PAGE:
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Despite sparkling run to Super Bowl, 49ers have holes to fill in draft

Defensive secondary, depth among receivers highlight needs

Published: Saturday, April 20, 2013 at 3:00 a.m.
Last Modified: Saturday, April 20, 2013 at 10:09 p.m.

The San Francisco 49ers own 13 picks in the upcoming NFL draft, and five in the first three rounds — Nos. 31, 34, 61, 74 and 93. The 49ers have very few obvious needs.

If the NFL were a gated community of 32 mansions, the 49ers would own the biggest mansion in the neighborhood, three stories and an elevator and a fountain out front, stone Cupids wearing 49ers helmets shooting water out of their mouths, five Maseratis parked around the fountain, the whole house painted red and gold.

Upon first glance, a visitor might say: “Here's a house that's got it all, no need to make any additions. A new paint job should cover up the few blemishes.”

But a closer look might reveal that the 49ers need some major overhauls on their mansion. The kitchen needs a complete remodel and the Maseratis need new engines, and the retaining wall in the backyard is shot.

In other words, the 49ers have specific issues they need to address in the draft to keep their roster elite. If they draft shrewdly, they should handle most of them. Of the 49ers' 13 picks, only six or seven rookies will make the roster, so they have picks to play with.

They can try to package them and trade up to get premier prospects, not B-level guys.

Think of the 49ers' kitchen as their cornerbacks. This involves serious remodeling. Two of the corners — Carlos Rogers and Nnamdi Asomugha — will be 32 years old next season.

Rogers' job is to cover the quick slot receiver, and he is no longer quick enough to do that. Asomugha is even slower and was one of the worst cornerbacks in the NFL last season before the Eagles released him.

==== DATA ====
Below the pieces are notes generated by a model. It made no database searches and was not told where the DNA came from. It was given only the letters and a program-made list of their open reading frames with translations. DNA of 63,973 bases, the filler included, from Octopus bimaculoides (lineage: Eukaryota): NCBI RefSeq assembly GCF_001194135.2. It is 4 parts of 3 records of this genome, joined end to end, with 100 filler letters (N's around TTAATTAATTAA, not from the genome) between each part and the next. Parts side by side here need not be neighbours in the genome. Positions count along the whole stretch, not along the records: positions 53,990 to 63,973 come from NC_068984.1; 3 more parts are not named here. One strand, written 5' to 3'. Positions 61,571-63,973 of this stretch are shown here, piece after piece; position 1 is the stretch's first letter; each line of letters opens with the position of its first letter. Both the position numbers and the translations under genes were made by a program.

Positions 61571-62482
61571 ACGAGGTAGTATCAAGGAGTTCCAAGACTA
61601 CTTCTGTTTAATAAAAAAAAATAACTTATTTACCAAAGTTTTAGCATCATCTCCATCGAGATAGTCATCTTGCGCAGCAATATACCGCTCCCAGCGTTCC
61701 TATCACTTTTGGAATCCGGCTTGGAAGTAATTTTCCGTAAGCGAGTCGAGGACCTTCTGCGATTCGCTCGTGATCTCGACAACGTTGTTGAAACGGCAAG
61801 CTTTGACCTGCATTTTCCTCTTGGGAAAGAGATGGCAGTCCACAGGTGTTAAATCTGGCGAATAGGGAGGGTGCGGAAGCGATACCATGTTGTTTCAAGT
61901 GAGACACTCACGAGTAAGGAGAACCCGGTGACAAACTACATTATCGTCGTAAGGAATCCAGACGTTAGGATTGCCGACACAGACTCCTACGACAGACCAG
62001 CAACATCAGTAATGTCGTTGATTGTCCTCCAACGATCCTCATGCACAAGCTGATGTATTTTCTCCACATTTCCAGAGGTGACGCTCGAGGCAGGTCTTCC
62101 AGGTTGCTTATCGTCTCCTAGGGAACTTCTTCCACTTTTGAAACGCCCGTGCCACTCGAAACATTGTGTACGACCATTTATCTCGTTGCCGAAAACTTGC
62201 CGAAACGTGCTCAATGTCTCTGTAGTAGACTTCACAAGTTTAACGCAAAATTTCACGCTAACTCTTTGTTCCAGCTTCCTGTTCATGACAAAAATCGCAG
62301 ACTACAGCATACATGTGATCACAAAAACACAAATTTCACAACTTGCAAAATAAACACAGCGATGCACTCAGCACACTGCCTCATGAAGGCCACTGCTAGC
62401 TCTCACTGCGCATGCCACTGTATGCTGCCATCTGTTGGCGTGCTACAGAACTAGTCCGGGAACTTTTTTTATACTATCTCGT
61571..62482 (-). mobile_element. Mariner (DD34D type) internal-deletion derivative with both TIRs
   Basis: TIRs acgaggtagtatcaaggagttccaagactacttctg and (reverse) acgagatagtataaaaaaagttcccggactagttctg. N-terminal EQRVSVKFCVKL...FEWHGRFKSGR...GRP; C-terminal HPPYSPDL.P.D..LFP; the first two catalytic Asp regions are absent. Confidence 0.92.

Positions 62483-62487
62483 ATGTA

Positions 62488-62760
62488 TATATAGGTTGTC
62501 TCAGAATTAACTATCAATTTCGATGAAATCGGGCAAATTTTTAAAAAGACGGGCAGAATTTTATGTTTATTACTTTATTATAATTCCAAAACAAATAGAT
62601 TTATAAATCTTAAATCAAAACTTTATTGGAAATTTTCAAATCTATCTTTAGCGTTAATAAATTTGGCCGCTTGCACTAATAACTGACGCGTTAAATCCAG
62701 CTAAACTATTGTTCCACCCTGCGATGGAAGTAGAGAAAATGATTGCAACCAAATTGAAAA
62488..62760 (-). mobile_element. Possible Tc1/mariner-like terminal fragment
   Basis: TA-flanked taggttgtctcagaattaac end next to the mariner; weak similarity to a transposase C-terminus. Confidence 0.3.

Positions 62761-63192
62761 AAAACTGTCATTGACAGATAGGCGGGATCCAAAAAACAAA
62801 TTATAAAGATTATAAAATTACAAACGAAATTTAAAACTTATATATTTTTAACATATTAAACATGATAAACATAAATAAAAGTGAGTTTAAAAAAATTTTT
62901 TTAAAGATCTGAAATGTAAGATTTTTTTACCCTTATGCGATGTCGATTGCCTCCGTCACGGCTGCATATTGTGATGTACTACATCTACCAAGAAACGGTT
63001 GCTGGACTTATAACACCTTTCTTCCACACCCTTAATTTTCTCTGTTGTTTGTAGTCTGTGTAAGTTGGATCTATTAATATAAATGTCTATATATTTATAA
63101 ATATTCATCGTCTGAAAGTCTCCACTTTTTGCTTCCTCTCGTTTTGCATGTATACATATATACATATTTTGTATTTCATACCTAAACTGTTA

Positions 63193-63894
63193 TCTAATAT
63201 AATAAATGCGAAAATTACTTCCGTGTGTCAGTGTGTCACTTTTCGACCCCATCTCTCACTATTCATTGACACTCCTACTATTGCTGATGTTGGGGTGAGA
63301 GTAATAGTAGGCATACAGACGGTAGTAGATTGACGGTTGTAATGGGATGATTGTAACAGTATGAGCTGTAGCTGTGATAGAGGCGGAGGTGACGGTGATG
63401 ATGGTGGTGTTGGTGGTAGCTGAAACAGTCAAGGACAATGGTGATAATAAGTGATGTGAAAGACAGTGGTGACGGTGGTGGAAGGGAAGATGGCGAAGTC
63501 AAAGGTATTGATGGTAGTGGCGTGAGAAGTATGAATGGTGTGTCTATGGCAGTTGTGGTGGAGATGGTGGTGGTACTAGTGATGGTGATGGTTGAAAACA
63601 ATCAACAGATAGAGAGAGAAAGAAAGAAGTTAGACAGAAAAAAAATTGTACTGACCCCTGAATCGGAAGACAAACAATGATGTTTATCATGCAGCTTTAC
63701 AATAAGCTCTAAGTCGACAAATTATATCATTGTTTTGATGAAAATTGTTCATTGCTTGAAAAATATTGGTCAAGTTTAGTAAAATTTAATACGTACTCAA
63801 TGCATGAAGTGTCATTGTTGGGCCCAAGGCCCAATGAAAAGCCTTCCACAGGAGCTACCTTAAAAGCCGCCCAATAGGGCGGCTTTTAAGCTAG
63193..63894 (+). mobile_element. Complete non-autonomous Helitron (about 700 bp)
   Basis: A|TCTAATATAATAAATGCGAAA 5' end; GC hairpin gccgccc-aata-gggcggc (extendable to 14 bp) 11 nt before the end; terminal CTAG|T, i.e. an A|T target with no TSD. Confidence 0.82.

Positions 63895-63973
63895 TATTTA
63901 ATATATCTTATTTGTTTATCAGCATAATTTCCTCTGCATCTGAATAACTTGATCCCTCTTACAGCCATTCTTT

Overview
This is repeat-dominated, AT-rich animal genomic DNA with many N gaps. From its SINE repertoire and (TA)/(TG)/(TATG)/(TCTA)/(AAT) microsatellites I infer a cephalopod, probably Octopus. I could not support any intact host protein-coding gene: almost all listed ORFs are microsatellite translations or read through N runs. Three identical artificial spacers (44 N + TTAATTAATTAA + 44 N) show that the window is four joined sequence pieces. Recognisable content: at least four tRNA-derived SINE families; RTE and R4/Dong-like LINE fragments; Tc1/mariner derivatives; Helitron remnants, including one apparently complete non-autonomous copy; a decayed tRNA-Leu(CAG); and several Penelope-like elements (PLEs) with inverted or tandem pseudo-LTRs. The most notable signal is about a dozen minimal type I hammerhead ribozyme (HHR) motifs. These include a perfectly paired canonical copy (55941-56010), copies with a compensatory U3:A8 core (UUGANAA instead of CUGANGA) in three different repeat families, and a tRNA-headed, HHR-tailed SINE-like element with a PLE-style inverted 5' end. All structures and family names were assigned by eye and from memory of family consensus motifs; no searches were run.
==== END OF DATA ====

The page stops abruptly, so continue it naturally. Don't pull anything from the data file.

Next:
General manager Trent Baalke easily could replace them with younger, better models.

Tarell Brown has one year left on his contract and is short — he can't cover the big receivers. Chris Culliver gave up a passer rating of 115 over the final five games of the season, including the playoffs.

The 49ers could stand pat at the 31st pick and draft D.J. Hayden from Houston or Jamar Taylor from Boise State — two good cornerbacks. Or the 49ers could package several draft picks and trade up to, say, the 18th pick and take Xavier Rhodes from Florida State or Desmond Trufant from Washington.

Think of the 49ers' safeties as the retaining wall in the back yard. Starting free safety Dashon Goldson signed with the Tampa Bay Buccaneers this offseason, so there's a hole at that spot.

Strong safety Donte Whitner will be a free agent after next season, and he gave up 12 touchdowns in 2012. Baalke must pay attention to upgrading these positions. The 49ers probably could draft D.J. Swearinger from South Carolina or Eric Reid from LSU in the second round.

Think of the Maseratis as the 49ers' wide receivers. Two of them — Mario Manningham and Kyle Williiams — tore up their knees last season.